Castle Point Green Belt development-Damned if you do-Damned if you don’t!

Just to add further to the upheaval that appears to be occurring behind the scenes of the Castle Point Council Local Planning process, news contained within a recent Amber Valley Council announcement gives opportunity to reflect.

The importance of a 5 Year Housing supply appears paramount to Local Plan processes.

Confusion and frustration are introduced when work on sites selected for development within Local Plans, fails to materialise.

This can lead to sites reserved for development at later dates are promoted prematurely. And sites removed from Local Plans and considered protected, become the subject of Planning Appeals.

On one hand the value of Land Banking would be valued in developers accounts sheets and on the other a Local Plan becomes the opposite of its intention; a free for all of un-planned development.

The fact that in Castle Point very little of the promised infrastructure is likely to materialise, little may be made of a haphazard development approach if the above scenario was to unfold.

An emerging Plan for Castle Point may include a new “village” site being proposed. This in itself should through developer contributions assist in new access infrastructure. The issue of Essex County contributing a proportion of the access funding needs clarity.

Other less large sites, should they come forward would only affect traffic wise less strategic junctions, these would be unlikely to receive funding despite what our Local Plan may aspire to!


I will make no suggestions as to the merits or the folly of our councillors having approved the daft New local Plan despite it being the best possible at the time. What it clearly did, as well as officers behind the scenes being motivated to encourage developers to invest time and money in preparatory work on sites in a Flood Risk Zone, was to expose a large number of Green Belt sites that our local authority deemed suitable for development.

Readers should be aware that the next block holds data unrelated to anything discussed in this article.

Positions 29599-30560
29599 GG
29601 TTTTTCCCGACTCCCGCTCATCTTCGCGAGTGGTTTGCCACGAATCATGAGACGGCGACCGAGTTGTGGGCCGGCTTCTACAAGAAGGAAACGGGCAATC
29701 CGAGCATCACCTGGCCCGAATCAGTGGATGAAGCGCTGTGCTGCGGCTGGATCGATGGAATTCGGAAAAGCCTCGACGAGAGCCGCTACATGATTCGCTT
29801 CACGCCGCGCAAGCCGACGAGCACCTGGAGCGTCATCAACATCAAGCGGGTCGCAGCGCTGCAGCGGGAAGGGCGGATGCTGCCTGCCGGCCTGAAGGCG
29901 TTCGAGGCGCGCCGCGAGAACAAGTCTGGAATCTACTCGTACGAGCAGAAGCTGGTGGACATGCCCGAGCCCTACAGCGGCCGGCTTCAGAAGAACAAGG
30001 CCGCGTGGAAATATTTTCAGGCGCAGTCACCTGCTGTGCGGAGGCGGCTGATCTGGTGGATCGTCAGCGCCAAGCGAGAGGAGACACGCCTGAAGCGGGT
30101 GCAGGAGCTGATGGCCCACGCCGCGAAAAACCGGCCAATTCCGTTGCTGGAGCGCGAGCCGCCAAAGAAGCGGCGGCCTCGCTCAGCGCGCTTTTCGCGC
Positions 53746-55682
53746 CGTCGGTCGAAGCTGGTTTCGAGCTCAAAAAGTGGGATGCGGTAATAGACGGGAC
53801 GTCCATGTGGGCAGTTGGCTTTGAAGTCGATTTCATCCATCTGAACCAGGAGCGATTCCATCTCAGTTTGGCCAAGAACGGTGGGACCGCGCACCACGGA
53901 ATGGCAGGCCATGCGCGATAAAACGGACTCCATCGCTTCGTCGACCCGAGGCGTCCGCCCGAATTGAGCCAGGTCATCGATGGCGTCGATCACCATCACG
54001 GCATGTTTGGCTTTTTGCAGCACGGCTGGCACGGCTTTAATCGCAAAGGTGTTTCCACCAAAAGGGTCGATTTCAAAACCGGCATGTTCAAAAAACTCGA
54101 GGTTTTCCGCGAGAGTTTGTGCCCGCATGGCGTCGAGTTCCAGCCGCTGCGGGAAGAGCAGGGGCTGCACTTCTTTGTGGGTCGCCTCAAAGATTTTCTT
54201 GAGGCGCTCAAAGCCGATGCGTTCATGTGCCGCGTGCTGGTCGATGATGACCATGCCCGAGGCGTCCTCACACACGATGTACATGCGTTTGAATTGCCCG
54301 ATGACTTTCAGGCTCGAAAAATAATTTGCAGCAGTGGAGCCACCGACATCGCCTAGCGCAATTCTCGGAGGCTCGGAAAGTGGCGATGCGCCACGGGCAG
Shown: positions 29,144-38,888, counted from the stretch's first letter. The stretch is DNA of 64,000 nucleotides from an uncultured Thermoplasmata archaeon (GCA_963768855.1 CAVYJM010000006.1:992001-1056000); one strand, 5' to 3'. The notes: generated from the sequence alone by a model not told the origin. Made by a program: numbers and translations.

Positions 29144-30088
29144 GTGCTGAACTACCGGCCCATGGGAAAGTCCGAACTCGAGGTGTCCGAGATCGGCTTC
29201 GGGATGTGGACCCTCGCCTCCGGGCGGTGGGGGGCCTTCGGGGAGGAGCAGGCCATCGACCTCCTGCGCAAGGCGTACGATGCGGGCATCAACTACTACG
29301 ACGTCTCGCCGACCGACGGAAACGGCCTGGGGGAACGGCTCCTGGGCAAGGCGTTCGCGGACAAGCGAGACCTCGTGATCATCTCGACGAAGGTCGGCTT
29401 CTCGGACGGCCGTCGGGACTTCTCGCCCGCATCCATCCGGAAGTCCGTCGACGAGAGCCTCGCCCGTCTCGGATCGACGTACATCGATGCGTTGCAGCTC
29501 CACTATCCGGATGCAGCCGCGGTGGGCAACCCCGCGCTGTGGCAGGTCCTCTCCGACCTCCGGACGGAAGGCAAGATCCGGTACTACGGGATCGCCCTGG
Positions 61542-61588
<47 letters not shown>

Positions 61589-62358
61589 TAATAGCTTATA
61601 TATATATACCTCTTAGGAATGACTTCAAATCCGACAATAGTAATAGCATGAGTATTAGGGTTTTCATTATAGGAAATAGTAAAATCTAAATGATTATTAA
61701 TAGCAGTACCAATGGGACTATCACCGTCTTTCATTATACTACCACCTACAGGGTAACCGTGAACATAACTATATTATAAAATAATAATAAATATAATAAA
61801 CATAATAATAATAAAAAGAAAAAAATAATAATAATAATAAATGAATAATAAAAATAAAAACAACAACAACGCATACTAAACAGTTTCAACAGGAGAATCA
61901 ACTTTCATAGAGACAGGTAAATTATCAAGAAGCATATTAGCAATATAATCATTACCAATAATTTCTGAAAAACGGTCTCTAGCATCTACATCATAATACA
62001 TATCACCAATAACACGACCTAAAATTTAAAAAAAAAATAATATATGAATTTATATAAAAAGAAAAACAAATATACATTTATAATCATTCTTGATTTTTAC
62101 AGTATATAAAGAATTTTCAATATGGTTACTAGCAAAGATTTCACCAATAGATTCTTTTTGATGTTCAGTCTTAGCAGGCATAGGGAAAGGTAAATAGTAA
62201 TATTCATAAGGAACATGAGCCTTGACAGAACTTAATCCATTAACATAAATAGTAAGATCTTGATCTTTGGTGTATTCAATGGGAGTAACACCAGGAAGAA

Having put on record these intentions may allow a scenario to develop similar to that at the Amber Valley district and lead to an amount of land banking and unfortunate development in  areas within Castle Point.

Readers will have their own opinions as to the future outcome and the rights and wrongs of the next stage of the local process.

It was timely that as this article was posted Greg Clark,Secretary of State for Communities and Local Government,  tweeted a reminder that “Local councils answerable to local people, rather than central government.” All well and good until local decisions are challenged through the Planning Appeals process.

However it is clear residents, those being involved at least, have indicated a preference for a new approach from our local authority. Whether there will be a price to pay in the long run, will be one of a few consequences residents appear willing to take, and face that risk.